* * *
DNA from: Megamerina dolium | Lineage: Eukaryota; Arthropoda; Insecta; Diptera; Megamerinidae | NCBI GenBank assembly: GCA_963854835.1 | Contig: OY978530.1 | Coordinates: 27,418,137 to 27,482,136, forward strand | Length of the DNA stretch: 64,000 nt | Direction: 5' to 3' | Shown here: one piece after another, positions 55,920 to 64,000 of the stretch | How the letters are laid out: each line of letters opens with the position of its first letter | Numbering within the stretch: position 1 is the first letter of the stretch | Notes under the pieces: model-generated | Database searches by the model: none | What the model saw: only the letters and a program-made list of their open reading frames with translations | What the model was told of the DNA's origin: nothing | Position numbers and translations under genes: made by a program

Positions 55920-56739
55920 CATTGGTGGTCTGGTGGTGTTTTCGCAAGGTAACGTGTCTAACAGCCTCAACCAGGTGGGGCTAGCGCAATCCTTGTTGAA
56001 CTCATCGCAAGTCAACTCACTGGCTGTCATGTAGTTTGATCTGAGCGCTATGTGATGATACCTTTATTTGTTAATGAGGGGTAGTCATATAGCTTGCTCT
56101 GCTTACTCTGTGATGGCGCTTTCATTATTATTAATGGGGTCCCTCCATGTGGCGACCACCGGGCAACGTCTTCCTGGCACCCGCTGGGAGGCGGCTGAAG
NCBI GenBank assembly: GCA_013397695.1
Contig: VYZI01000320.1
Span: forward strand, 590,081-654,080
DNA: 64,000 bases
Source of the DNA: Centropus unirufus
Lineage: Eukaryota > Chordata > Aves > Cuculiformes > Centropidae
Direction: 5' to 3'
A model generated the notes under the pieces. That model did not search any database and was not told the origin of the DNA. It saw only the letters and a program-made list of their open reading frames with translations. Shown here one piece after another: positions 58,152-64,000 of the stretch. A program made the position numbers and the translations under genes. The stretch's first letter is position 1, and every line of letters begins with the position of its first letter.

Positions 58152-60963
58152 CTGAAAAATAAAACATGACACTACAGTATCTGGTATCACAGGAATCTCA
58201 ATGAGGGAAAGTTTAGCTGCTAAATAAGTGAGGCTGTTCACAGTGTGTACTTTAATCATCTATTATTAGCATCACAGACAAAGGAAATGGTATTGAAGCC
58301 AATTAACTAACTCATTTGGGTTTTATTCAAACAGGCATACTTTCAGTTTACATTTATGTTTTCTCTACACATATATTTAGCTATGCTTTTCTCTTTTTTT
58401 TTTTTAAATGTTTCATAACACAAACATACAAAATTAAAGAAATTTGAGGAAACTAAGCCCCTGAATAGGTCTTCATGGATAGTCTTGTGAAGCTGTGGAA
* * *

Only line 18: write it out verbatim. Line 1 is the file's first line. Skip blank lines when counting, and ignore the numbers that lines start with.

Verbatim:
58401 TTTTTAAATGTTTCATAACACAAACATACAAAATTAAAGAAATTTGAGGAAACTAAGCCCCTGAATAGGTCTTCATGGATAGTCTTGTGAAGCTGTGGAA